The fact that it's been 4 months since my last books post tells me that I don't finish very many books, or at least I don't finish very many books that I feel like recommending. Only the best for you! Here's what I've enjoyed reading since I published my last list back in March:
The Astronaut's Guide to Life on Earth - Chris Hadfield
Chris Hadfield is kind of an amazing guy. At six years old he decided he was going to be an astronaut and every decision he made from that point on was in service of his dream. In case accomplishing that goal wasn't cool enough, he also created videos in space teaching kids about science and playing his guitar, and he became pretty famous. I came across his book on the shelf at the library and decided to pick it up. In it, he talks about all the skills that astronauts use to stay safe, happy and healthy while performing amazing feats in space and shows us how we can use those same skills to live our lives better. Full of humor, humility, courage, and plenty of useful lessons, this book should be required reading for anyone with a dream.
Positivity - Barbara Frederickson
I read this book as part of a class on Coursera about Positive Psychology and thought it was great. I've always believed that positivity and creativity go hand in hand and wrote this blog post about what I learned from the book and the course. I go a little crazy for books about happiness but am also wary of the fluff that my addiction leads me to. This book seems pretty solid: it's crammed with scientific information and useful ideas for making your life a little brighter.
Midnight in the Garden of Good and Evil - John Berendt
I chose this book for our book club because I've always wanted to read it and the folks at A Beautiful Mess seemed to like it. Billed as a true crime novel, half the book sets the scene by describing the city and it's bizarre personalities through vignettes and character studies. The second half then focuses in on the famous murder trial of antiques dealer Jim Williams. I preferred the first half, as Berendt skillfully painted a picture of the beautiful yet insular city of Savannagh Georgia - one of my favourite stops on the great american road trip I took a few years ago - though the second half was certainly engaging.
Art & Illustrated Books
Art Made from Books - Alyson Kuhn
This is a stunning collection of artwork from artists who use books as their primary medium. I still haven't gotten all the way through it actually, since each page has me staring in wonder. If you like art made with paper or repurposed objects, check this out.
Jane, the Fox, and Me - Fanny Britt
A lovely graphic novel about a child who is ostracized by her peers but finds comfort in the book Jane Eyre. I think everyone can identify at least a little bit with feeling like an outsider, and those of us who spent our childhoods obsessed with books and animals will find it especially poignant. The illustrations, by Isabelle Arsenault, are gorgeous.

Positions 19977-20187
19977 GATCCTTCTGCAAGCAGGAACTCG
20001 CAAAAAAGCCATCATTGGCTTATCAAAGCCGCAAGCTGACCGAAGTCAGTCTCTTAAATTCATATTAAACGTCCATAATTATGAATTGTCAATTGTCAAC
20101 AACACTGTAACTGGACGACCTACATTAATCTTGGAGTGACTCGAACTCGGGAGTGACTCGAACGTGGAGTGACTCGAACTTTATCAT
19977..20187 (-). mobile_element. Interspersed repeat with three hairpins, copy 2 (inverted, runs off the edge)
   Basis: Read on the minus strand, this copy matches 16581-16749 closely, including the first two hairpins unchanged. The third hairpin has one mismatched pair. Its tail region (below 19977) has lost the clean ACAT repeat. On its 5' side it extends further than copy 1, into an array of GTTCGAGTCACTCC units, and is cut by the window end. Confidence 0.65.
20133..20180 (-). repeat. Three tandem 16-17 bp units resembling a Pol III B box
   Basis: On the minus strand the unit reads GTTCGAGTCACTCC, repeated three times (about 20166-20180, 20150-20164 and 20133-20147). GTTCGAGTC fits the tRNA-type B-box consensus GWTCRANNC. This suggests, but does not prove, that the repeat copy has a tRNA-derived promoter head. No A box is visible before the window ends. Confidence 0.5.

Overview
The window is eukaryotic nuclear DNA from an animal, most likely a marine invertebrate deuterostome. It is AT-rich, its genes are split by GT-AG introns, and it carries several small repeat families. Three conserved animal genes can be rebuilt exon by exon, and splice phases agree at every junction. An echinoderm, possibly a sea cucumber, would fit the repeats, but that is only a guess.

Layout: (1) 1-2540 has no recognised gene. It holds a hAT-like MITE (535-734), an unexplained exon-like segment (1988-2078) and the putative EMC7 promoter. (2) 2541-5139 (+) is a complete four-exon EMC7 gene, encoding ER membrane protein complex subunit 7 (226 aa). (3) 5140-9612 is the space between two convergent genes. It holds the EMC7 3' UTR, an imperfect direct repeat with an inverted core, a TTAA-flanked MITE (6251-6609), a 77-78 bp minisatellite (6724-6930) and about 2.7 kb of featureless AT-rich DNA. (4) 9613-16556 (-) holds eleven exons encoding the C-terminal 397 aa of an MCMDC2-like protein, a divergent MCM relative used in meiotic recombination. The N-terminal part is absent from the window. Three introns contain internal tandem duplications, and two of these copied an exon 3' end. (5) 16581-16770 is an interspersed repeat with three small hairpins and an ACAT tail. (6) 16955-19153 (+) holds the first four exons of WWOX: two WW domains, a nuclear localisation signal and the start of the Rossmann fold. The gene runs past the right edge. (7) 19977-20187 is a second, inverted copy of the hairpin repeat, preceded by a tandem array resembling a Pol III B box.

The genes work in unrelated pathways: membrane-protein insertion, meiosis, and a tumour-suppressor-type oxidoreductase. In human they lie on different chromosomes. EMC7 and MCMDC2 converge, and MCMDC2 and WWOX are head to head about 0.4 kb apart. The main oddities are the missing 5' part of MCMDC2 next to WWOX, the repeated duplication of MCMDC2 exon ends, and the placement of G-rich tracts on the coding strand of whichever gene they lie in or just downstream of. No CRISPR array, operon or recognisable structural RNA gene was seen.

Luminaries - Eleanor Catton
I borrowed the ebook version of this for my trip back in April and its 800 pages lasted me the entire 3 weeks. This is a densely woven mystery that takes place on New Zealand's coast during the gold rush of the 1860s. Starting out with a group of 12 men whose secret conference is interrupted by a stranger, it had me hooked right from the beginning with its rich sense of place and carefully constructed characters. It's confusing at times, and the ending was a bit baffling, but I'm a sucker for a good mystery so I found the complexity intriguing rather than off-putting.
The First Bad Man - Miranda July
This is a strange novel from one of my favourite writers/artists. She has this magic way of making me feel slightly uncomfortable while also revealing and helping me identify with deeply human experiences. In this story, a middle-aged woman takes in the younger daughter of her bosses and their relationship goes for a wild ride. While at first no one in the story seems likeable, I found myself rooting for the mismatched heroines and admiring their strength despite all their bizarre faults. This book is straight up weird. But I couldn't put it down.
The Secret History - Donna Tartt
I'm just over halfway through this one, but for the most part I'm enjoying it. It's a murder mystery, but more of a whydunnit than a whodunnit. I'm sure my book club will find ways to tear it apart (we tend to get a wee bit critical) but it's still a fun ride and I'm definitely drawn into the hazy, atmospheric college town that Tartt has created.
Tale of Princess Kaguya (movie) - Isao Takahata
I'm including this movie in the list because in many ways it felt more like a carefully written epic novel than a film. It's the story of a magic princess found in a bamboo stalk that is taken in by a peasant and his wife, and grows up quickly to become a highly revered young woman. The plot is slow and sparse, almost meditative, and the animation - done primarily in watercolour - is stunning and unlike anything I've ever seen. After watching it I felt a deep sense of peace and inspiration. I only wish I could craft something so beautiful.